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Overview of Conceptualising

Describing Conceptualising

Here are some examples of Conceptualisers describing their strength and defining what Conceptualising means to them

It’s about getting things clear in my mind

I enjoy having time to think and dream

Thinking about ideas really interests me

I want to understand how things connect

Seeing the bigger picture is important to me

Conceptualising in your work place

Here are some of the ways Conceptualisers use their strengths at work to have impact

Establishing a clear vision about what needs to be done

Creating intellectual order by using conceptual frameworks to facilitate understanding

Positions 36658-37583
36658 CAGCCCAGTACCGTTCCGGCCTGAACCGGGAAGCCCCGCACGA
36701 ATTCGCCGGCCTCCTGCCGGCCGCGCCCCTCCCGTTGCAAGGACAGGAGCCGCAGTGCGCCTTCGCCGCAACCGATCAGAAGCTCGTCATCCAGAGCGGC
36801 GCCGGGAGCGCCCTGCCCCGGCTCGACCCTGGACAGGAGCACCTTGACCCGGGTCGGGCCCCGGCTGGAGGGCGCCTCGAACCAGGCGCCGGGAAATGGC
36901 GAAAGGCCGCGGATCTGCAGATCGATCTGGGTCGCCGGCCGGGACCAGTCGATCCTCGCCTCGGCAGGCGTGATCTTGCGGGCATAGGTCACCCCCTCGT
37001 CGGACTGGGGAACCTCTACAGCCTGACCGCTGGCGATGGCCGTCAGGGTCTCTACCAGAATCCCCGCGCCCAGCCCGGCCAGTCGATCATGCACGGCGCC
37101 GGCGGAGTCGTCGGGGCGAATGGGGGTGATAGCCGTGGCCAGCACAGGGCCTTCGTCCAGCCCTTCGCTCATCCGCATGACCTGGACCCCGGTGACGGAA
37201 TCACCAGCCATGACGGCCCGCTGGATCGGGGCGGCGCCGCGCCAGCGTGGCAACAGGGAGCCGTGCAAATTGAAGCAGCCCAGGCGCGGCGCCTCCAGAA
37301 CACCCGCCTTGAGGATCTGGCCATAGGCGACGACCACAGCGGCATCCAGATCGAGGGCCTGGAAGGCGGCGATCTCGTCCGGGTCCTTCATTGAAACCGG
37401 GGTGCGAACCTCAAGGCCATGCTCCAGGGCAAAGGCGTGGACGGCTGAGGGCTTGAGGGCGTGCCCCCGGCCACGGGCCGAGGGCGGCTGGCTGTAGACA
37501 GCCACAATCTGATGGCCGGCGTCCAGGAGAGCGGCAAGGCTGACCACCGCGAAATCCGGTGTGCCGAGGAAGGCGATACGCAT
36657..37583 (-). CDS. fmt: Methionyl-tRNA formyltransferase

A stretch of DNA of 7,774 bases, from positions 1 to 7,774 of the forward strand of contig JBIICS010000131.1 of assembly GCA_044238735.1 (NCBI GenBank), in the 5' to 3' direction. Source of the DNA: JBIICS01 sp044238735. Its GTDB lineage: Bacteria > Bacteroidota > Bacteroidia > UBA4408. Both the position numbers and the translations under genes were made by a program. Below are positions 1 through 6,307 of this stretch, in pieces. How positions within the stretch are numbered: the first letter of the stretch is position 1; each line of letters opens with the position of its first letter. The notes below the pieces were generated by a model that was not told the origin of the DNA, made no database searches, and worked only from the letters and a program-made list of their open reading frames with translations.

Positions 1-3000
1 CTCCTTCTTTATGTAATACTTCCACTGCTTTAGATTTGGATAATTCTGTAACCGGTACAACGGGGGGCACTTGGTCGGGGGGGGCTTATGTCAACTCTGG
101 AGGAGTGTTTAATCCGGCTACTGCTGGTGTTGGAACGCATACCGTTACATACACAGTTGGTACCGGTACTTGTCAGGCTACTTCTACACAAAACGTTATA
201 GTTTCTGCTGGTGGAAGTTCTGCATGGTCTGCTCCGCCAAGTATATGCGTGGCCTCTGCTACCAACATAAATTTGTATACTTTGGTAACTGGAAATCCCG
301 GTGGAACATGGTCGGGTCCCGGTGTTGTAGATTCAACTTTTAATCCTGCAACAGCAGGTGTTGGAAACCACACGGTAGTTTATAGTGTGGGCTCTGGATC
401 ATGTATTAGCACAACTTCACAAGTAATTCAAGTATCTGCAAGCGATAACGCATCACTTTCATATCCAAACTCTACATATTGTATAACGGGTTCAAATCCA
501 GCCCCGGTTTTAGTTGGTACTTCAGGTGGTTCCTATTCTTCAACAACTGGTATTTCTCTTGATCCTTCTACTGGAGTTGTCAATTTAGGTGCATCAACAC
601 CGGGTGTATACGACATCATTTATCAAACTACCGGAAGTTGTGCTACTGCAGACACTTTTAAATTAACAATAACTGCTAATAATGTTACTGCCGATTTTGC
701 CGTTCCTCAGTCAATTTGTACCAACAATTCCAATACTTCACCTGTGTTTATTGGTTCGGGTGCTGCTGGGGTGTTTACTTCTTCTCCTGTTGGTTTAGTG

Using models to explore disparate data

Assimilating information into a coherent order

Seeing patterns in complexity to make sense of it

Being focused on the bigger picture

Opportunities for Conceptualisers

Here are some ideas about opportunities to use Conceptualising at work

Academic roles

At the planning stage of major initiatives where actions are yet to be defined

In situations where large amounts of data require perspective and structure to coral it and prevent it being overwhelming

Teams that are seeking to make sense of new information and want conceptual models and frameworks to guide them

Strategic consultancy roles

Barriers for Conceptualising

Here are some situations that Conceptualisers might find frustrating or demotivating and wish to approach differently or keep away from

Operational roles focused on implementing actions decided by others

Teams where performance is measured on quantity over quality

Initiatives that are already well under way and are being implemented with clearly defined actions